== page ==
Next in the series of photos used for header images on Stopdesign is a candid photo I never would have expected to make use of in any kind of design, let alone Stopdesign’s Company pages. There’s nothing spectacular about this photo at first glance. Maybe even at second and third glances. In fact, any other designer probably would have passed it over. This… is Office Shopping.
Picking up where we left off a couple weeks ago, I direct your attention to the header for the Examples section. (And no, you’re not just imagining a drastic shift if you looked at it soon after the redesign. I did change the background of the page from dark to light.) The original photo for this header image was taken during a recent trip down to San Diego, where good friends, Jason and Megan, took me to one of the best barbecue spots in the country… Phil’s BBQ:
In the first of a series, I present the original, undoctored photo used for one of the header images on Stopdesign. This one: the home page. There’s a story behind each one of them, which will help humanize the abstractions I’ve used for each header. This photo was taken while I was visiting Miami in November 2002 for the AIGA I|O: Interaction Only Conference. I dubbed it… The Drive-By.
This year is certainly my “coming out of the office” year in terms of public speaking. With three events down, and four more on the schedule so far, the year holds lots of opportunities to meet new people.
A big, huge thanks goes to the Sonoma County Web Developers SIG for hosting me on Tuesday night for a talk titled, Beautiful Interfaces with CSS. Except for getting out of the office late that afternoon, and getting stuck in over 2 hours of traffic on the drive up from San Francisco, it was really an enjoyable evening with a lively crowd. The smaller setting provided lots of opportunity for interaction and a good amount of questions mixed in throughout from the audience. continued
If you followed my recent mention of the installed wifi at SBC Park, you’ll also be interested in Michael Myser’s interview with Bill Schlough (the Giants’ Chief Information Officer) just published at Wired News. In the interview, Schlough discusses the decision to install wifi in the park, its effects, and their past and future implementations of other technologies. Apparently the relationship with SBC benefits the team and the stadium in more ways than one. He makes a statement that the Giants have the largest IT staff compared with other baseball outfits, and added that the fans in the Bay Area are not only comfortable with more embedded technology in the game-going experience, they expect it.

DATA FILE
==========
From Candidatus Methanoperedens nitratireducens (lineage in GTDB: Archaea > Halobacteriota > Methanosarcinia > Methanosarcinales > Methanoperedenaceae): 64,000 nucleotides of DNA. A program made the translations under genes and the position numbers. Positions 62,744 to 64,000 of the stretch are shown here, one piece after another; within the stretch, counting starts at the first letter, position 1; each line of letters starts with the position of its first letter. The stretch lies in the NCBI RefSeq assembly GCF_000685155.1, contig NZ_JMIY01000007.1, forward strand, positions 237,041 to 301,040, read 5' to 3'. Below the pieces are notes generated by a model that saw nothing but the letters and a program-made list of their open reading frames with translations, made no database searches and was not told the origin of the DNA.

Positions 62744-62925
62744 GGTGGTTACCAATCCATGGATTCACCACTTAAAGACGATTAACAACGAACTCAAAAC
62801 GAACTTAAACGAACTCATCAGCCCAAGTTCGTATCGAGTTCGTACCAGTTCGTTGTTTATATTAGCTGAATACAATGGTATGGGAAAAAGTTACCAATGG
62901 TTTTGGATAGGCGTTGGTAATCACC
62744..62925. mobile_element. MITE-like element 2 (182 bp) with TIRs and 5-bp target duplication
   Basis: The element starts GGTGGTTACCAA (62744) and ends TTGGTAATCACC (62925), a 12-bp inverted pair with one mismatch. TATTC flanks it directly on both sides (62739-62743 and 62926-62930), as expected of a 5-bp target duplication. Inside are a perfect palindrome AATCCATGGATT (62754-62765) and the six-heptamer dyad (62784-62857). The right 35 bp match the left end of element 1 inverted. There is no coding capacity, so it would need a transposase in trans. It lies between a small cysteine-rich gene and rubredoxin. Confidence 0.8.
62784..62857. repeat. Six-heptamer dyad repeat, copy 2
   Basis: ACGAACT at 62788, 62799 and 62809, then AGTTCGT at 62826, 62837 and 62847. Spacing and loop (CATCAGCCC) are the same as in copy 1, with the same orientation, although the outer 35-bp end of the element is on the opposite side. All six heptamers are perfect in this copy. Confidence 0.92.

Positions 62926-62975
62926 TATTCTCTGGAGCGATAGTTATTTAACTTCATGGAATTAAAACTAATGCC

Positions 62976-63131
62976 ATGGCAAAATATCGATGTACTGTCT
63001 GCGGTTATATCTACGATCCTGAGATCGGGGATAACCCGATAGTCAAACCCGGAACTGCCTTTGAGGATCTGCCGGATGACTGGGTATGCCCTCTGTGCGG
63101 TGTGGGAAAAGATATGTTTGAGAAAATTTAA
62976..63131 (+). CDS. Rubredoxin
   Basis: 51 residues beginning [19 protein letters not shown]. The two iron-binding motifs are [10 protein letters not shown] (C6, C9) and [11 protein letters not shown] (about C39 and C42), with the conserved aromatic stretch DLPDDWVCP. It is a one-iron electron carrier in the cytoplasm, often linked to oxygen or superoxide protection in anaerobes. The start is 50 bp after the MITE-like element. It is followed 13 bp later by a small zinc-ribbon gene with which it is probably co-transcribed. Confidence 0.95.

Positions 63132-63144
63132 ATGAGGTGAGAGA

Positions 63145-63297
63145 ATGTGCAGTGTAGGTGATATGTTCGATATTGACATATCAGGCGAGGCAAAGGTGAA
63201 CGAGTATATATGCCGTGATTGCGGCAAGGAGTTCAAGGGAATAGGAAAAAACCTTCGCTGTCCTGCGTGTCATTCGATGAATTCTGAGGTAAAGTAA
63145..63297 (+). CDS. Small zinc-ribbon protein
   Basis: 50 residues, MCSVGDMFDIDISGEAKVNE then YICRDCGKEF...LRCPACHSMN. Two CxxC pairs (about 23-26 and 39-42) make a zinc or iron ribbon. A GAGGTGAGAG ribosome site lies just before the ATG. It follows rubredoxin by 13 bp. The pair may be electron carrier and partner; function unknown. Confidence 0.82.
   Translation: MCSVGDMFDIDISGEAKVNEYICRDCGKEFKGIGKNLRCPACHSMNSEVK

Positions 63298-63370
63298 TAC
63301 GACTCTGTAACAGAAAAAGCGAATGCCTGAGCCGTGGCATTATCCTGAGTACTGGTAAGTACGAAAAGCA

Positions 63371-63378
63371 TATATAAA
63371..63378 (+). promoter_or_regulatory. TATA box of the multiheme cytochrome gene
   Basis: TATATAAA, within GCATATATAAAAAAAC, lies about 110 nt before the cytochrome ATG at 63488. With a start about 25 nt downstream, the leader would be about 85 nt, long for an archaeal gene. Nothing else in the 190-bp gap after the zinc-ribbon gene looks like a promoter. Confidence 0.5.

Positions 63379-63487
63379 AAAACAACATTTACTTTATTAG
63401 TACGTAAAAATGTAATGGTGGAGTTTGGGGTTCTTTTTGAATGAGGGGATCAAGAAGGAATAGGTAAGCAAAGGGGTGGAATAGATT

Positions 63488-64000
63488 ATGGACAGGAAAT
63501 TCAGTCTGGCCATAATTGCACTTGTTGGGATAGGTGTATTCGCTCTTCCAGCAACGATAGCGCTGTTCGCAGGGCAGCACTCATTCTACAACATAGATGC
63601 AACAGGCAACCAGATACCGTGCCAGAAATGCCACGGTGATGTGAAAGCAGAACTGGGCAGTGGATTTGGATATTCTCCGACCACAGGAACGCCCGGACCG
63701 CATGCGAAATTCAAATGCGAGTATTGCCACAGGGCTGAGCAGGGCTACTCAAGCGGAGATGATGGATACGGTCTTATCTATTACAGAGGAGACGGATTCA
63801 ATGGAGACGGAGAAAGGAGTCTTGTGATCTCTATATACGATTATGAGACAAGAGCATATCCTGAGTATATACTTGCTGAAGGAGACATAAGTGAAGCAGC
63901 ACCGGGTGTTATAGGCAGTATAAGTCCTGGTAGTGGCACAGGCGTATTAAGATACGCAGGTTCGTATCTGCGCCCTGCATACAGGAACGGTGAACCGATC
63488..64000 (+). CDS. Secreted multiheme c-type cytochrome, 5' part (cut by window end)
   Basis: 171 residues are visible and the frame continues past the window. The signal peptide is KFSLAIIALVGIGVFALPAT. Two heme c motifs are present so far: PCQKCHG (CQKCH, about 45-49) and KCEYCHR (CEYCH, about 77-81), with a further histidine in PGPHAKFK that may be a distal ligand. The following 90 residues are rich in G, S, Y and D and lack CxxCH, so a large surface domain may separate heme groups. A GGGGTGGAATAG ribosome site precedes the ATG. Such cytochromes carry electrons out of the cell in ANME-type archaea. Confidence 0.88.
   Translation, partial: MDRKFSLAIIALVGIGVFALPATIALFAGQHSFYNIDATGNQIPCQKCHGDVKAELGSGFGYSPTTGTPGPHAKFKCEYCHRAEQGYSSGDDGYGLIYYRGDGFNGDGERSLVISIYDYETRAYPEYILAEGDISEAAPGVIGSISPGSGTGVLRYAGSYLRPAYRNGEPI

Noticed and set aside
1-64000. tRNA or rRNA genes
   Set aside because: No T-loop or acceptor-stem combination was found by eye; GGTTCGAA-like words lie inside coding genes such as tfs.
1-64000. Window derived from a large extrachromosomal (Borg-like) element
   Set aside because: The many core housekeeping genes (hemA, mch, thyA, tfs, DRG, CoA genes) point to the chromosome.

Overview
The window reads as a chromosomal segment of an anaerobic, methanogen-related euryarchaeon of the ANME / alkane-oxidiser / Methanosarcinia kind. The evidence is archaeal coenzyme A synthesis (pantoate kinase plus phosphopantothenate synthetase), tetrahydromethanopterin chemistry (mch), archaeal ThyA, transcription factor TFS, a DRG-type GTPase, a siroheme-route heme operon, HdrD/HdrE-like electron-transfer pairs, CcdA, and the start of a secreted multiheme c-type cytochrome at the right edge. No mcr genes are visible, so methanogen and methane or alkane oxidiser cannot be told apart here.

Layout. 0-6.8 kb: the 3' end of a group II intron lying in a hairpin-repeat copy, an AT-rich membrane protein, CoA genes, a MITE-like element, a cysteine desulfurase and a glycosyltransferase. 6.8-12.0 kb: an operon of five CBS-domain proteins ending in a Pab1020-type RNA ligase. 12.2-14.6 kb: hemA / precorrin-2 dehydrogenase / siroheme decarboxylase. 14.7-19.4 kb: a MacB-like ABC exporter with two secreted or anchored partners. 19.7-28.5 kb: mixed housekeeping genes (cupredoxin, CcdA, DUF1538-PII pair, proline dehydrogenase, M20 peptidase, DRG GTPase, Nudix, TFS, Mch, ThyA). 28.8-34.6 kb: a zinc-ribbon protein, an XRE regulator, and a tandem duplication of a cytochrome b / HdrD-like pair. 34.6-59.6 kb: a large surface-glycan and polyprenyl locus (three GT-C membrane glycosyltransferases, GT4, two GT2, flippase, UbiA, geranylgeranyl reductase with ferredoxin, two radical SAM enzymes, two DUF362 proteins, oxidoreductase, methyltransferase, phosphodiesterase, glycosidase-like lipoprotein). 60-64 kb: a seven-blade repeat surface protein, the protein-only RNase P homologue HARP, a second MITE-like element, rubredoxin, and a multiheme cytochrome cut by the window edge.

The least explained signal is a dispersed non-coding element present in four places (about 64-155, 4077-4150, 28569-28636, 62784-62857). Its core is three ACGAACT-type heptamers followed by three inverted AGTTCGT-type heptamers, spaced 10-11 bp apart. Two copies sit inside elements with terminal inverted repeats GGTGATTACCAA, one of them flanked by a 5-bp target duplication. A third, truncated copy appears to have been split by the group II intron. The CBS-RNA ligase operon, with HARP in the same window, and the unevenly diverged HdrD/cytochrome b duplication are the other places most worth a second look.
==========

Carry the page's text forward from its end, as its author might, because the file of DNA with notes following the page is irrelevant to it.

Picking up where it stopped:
Benny Evangelista writes an interesting article for the SF Chronicle on the recently installed wifi at SBC Park. I read about the new wifi several weeks ago before opening day, but this is the first I’ve seen public mention about it in local media. Note: “SBC Park has been outfitted with 121 high-speed wireless Internet access points, making the ballpark one giant Wi-Fi hot spot.” continued
Luck and some last-minute arrangements have me on the opposite coast right now. I’m in New York, in the middle of a whirlwind trip which only removes me from San Francisco for a span of about 48 hours. You do the math. Figure about a five hour direct flight each way, and time to get in and out of each city via train, and it doesn’t amount to much time here.
Trips to New York are always like this for me. This is only the third time I’ve been here, but each time, my visit is extremely limited, no doubt confining my experience of the Big Apple to portions that I can see in such short time. continued
Yes, that’s a reflective self-portrait of me, with the mountains of the North Shore in the background and the trees of Stanley Park off to the right. So far, we’re extremely lucky that the enormous amount of rain Vancouver received lately has given way to this kind of weather.
More to come later, but as a teaser: I think the crosswalk signal icons are wonderful here.
In two days, I’ll be heading north to Vancouver, B.C. for the AIGA National Design Conference, the power of Design. (Ironic that an American org is holding a national conference in Canada, eh?) This year’s conference will focus on the role of designers in the 21st century, in terms of culture, economy, and environment. Registration is still open if you’re up for making last minute plans. Be wary though: nearby hotels were filling up quick when I booked a month ago. GDC members are also eligible for the AIGA member rate. continued